William Clark, Jr. District of Columbia Foreign Service officer Ambassador Extraordinary and Plenipotentiary October 10, 1989 December 22, 1989 Left post, July 2, 1992
Thomas R. Pickering New Jersey Foreign Service officer Ambassador Extraordinary and Plenipotentiary April 6, 1992 August 14, 1992 Left post, March 23, 1993 Kenneth Brill served as Chargé d'Affaires ad interim, March 1993-August 1994.
Frank G. Wisner District of Columbia Foreign Service officer Ambassador Extraordinary and Plenipotentiary June 9, 1994 August 2, 1994 Left post, July 12, 1997
Richard Frank Celeste Ohio Non-career appointee Ambassador Extraordinary and Plenipotentiary November 10, 1997 November 28, 1997 Left post April 25, 2001
Robert Blackwill Kansas Non-career appointee Ambassador Extraordinary and Plenipotentiary July 12, 2001 September 14, 2001 Left post July 31, 2003
David Campbell Mulford Illinois Non-career officer Ambassador Extraordinary and Plenipotentiary December 12, 2003 February 23, 2004 Left post February 2009
Timothy J. Roemer Indiana Non-career appointee Ambassador Extraordinary and Plenipotentiary July 23, 2009[2] August 11, 2009 Left post June 30, 2011
Albert Peter Burleigh California Foreign Service officer[3] Chargé d'affaires June 2011 Left post 2012
Nancy Jo Powell Iowa Foreign Service officer Ambassador Extraordinary and Plenipotentiary February 7, 2012 April 19, 2012 March 31, 2014
Kathleen Stephens Arizona Foreign Service officer (interim) Chargé d'affaires May 22, 2014 Assumed position after resignation of Nancy Jo Powell.
Richard Verma Pennsylvania Non-career appointee Ambassador Extraordinary and Plenipotentiary December 19, 2014 January 20, 2017 First US Ambassador to India of Indian origin.[4]

U.S. diplomatic terms


Career FSO
After 1915, The United States Department of State began classifying ambassadors as career Foreign Service Officers (FSOs) for those who have served in the Foreign Service for a specified amount of time.

Political appointee
A person who is not a career foreign service officer, but is appointed by the president (often as a reward to political friends).

Appointed
The date that the ambassador took the oath of office; also known as “commissioning”. It follows confirmation of a presidential appointment by the Senate, or a Congressional-recess appointment by the president. In the case of a recess appointment, the ambassador requires subsequent confirmation by the Senate.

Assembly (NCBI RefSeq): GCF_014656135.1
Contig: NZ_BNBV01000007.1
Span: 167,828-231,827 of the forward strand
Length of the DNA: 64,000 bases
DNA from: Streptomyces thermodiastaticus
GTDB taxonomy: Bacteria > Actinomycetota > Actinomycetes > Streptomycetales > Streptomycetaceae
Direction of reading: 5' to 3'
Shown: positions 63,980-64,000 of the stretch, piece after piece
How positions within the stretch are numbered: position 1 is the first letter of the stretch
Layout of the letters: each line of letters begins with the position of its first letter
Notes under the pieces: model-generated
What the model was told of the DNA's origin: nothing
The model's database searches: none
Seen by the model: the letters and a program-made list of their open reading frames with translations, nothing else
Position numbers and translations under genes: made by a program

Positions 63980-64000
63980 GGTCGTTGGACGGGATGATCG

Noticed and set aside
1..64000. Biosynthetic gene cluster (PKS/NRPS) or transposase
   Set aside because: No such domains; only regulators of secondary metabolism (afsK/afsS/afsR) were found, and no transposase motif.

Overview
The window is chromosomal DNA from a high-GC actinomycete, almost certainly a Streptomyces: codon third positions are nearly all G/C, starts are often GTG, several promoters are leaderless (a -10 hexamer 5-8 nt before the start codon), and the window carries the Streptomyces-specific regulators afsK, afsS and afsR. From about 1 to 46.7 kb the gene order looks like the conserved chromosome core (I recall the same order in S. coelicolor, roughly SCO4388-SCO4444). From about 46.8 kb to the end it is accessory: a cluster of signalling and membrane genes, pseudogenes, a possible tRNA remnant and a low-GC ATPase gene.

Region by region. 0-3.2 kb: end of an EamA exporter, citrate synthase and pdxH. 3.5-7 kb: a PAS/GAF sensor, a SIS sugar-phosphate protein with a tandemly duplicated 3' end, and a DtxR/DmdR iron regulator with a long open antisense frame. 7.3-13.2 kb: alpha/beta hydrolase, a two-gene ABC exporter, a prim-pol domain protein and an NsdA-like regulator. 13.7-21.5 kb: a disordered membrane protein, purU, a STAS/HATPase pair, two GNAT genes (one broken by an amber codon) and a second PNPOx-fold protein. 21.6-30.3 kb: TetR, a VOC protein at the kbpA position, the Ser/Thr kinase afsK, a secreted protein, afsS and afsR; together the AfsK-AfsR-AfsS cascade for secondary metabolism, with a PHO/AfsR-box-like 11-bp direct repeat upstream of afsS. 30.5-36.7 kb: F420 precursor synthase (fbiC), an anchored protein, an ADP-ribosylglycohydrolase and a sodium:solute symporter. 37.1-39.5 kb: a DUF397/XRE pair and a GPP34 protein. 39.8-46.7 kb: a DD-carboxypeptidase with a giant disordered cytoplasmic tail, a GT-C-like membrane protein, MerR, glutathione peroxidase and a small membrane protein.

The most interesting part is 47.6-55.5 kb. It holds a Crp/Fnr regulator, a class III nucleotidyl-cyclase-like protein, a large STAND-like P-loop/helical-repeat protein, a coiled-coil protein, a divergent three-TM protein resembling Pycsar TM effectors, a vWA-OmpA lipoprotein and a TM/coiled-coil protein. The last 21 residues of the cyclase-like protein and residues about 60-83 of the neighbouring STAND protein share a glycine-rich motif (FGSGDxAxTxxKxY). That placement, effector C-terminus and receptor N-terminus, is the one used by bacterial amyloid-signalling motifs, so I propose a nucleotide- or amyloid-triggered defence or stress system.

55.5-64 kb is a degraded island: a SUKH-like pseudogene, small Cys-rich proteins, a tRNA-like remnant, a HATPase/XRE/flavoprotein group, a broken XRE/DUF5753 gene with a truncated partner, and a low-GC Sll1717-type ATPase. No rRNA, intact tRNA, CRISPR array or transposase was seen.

Presented credentials
The date that the ambassador presented his letter of credence to the head of state or appropriate authority of the receiving nation. At this time the ambassador officially becomes the representative of his country. This would normally occur a short time after the ambassador’s arrival on station. The host nation may reject the ambassador by not receiving the ambassador’s letter, but this occurs only rarely.

Terminated mission
Usually the date that the ambassador left the country. In some cases a letter of recall is presented, ending the ambassador’s commission, either as a means of diplomatic protest or because the diplomat is being reassigned elsewhere and replaced by another envoy.

Chargé d'affaires
The person in charge of the business of the embassy when there is no ambassador commissioned to the host country. See chargé d'affaires.

Ad interim
Latin phrase meaning "for the time being", "in the meantime". See ad interim.

See also[edit]

References[edit]

Sources[edit]

  • Brands, H. W. Inside the Cold War: Loy Henderson and the Rise of the American Empire 1918-1961 (1991) pp 196–230; Loy Henderson was US Ambassador, 1948–51

Primary sources[edit]

  • Bowles, Chester (1969). A View from New Delhi: Selected Speeches and Writings, 1963-1969. Yale U.P. , US ambassador 1951-53 and 1963–69
  • Galbraith, John K. Ambassador's journal: a personal account of the Kennedy years (1969) online, he was US ambassador to India 1961-63
  • U.S. Department of State. Foreign Relations of the United States (FRUS), many volumes of primary sources; the complete texts of these large books are all online. See Guide to FRUS. For example, Foreign Relations of the United States, 1969–1976, Volume XI, South Asia Crisis, 1971 was published in 2005 and is online here. The most recent volumes are Foreign Relations of the United States, 1969–1976, Volume E–7, Documents on South Asia, 1969–1972 (2005) online here and Foreign Relations of the United States, 1969–1976, Volume E–8, Documents on South Asia, 1973–1976 (2007) online here. Included are the most important cables sent by the ambassador to Washington.

External links[edit]